Summary: Often our spiritual vision is hindered by the desires of the flesh. We seek to serve the Lord, but often find a struggle with the flesh.
Looking toward Calvary
Mark 8: 31-33
At this point in Jesus’ ministry His popularity has diminished greatly, particularly among the devout Jews. He is about to enter a season of intense difficulty, culminating with the cross. From this moment forward, Jesus will be intent on enabling the disciples to continue in His absence and preparing for the cross.
It is interesting that this passage immediately follows Peter great confession of faith in Christ. He was the most outspoken of the disciples, never at a loss for words. I am convinced many of us are much like Peter; we tend to speak before we take time to think. While this conversation was not limited to Jesus and Peter, they are the two primary characters. The last recorded word we have from Peter was wonderful and compelling. In our text today things are much different. Peter spoke from a heart in tune with Christ previously, and today we find him speaking from a heart motivated by the flesh.
As we consider the aspects of their conversation, I want to discuss the thought: Looking toward Calvary. Hopefully the conversation between Jesus and Peter will enhance our faith and deepen our devotion to our Lord. Consider:
I. The Revelation of Jesus (31) – And he began to teach them, that the Son of man must suffer many things, and be rejected of the elders, and of the chief priests, and scribes, and be killed, and after three days rise again. As Jesus spoke with the disciples He offered a prophetic word about future events that must come to pass. No doubt this revealing word caught the disciples by surprise. Notice:
A. The Importance (31a) – And he began to teach them. It is interesting that Mark says that Jesus began to teach them. These men had been with Jesus for close to three years now. Clearly this does not imply that Jesus had waited until this moment to prepare His disciples. It is recorded for our benefit though, and reveals a significant truth. He began to share truth with His men that He had previously avoided discussing. There had no doubt been reference to the cross, but as we stated this marks a defining moment in Jesus’ ministry. He is beginning in earnest to prepare the disciples for future events. It seems apparent that they were not ready to receive this truth until now. As Jesus perceived their maturity, He began to teach them of things yet to come. Obviously this was contrary to what they previously hoped and believed.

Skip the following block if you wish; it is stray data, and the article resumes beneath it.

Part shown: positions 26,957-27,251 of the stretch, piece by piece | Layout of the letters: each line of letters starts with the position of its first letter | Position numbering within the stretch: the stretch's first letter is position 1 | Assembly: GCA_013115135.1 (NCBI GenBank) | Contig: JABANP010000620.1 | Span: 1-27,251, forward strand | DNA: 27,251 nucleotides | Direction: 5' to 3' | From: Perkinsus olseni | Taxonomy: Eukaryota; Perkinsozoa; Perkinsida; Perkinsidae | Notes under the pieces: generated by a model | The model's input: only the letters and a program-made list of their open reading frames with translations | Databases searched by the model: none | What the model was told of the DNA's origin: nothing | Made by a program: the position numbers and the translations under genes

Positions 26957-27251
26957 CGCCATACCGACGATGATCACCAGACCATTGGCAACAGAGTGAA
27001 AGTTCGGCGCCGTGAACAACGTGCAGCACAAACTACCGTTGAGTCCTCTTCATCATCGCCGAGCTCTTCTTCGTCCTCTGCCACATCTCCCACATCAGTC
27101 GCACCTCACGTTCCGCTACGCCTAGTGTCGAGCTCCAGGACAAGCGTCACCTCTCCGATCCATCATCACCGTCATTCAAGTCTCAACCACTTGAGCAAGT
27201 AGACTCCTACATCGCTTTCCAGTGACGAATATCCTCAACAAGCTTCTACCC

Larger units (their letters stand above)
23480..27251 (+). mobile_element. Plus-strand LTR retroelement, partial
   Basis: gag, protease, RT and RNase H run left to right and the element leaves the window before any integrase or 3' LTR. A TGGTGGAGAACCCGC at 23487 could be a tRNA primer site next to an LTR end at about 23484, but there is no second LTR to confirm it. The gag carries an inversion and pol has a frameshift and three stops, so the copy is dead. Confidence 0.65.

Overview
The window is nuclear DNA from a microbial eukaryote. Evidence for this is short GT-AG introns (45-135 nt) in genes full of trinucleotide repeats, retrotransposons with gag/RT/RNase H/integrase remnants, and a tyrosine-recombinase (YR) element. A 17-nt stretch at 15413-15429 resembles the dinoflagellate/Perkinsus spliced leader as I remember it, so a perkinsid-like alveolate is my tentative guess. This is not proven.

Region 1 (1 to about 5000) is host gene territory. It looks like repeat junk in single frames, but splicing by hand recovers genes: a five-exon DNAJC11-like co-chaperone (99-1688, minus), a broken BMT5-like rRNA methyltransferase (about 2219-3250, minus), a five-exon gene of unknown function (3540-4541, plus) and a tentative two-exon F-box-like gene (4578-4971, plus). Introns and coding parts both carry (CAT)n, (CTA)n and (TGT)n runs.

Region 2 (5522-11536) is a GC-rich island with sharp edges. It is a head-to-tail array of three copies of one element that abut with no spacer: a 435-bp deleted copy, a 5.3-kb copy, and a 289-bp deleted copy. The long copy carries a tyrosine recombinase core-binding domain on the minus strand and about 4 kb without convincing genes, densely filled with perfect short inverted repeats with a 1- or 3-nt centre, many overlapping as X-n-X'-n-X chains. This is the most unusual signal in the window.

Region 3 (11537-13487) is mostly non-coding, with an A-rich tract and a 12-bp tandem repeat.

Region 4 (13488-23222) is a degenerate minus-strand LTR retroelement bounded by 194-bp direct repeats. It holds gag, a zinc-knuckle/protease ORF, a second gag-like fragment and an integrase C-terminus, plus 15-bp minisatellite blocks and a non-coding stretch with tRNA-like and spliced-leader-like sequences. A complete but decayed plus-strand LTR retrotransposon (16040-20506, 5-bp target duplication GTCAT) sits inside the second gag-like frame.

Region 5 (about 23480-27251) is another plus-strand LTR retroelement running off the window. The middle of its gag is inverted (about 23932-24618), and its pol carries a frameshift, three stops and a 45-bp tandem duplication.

Our walk with the Lord is a growing process. As we walk in fellowship with Christ, abiding in Him and the Word, we mature in the faith. As we grow and mature, the Spirit reveals deeper truth. Often this truth may be contrary to what we have been taught or previously believed, but it is true nonetheless. I am thankful the Lord reveals truth and seeks to mature our faith through a deeper understanding of the Word.
B. The Implications (31) – And he began to teach them, that the Son of man must suffer many things, and be rejected of the elders, and of the chief priests, and scribes, and be killed, and after three days rise again. As Jesus began to reveal previously unknown truth to the disciples, He offered great detail about events that must come to pass. Jesus spoke of:
1. His Rejection – And he began to teach them, that the Son of man must suffer many things, and be rejected of the elders, and of the chief priests, and scribes. No doubt the disciples were familiar with the continued opposition Jesus faced by the elders, chief priests, and scribes, but here He spoke of increased suffering. These sought to hinder His ministry and minimize His influence, but this rejection and opposition would significantly increase as they neared the end of His ministry. While they had to admit Jesus was not an ordinary man, they stopped short of recognizing His deity or embracing Him as the Christ. The suffering would increase in intensity from here on out.
Such rejection continues today. Jesus is the dividing line among the world. We know He is the sole means of salvation and reconciliation to God. The world refuses to embrace Jesus as the Redeemer and Savior of the world. They know if they are forced to submit to His authority and depend upon Him for salvation, they will then have to admit their own depravity, inability to secure their salvation, and trust Him by faith. This flies in the face of our fleshly nature, man’s arrogance, and the humanistic view promoted by many.
2. His Crucifixion – And he began to teach them, that the Son of man must suffer many things, and be rejected of the elders, and of the chief priests, and scribes, and be killed. The disciples likely were handling the conversation pretty well up until this point. They had dealt with continued opposition, but now the conversation had taken a very serious tone. Jesus declared that He would not only suffer many things at the hands of evil men, but that He would also die at their hands. I can imagine the response of the disciples. No doubt they recoiled at such a statement. Likely they initially questioned whether they had heard Jesus correctly, thinking – did He just say that He would die? This flew in the face of their plans. They were not expecting His death; they were anticipating His triumphant reign as King of Jerusalem. As difficult as it was for them to receive, Jesus wanted to prepare them for His coming crucifixion upon the cross.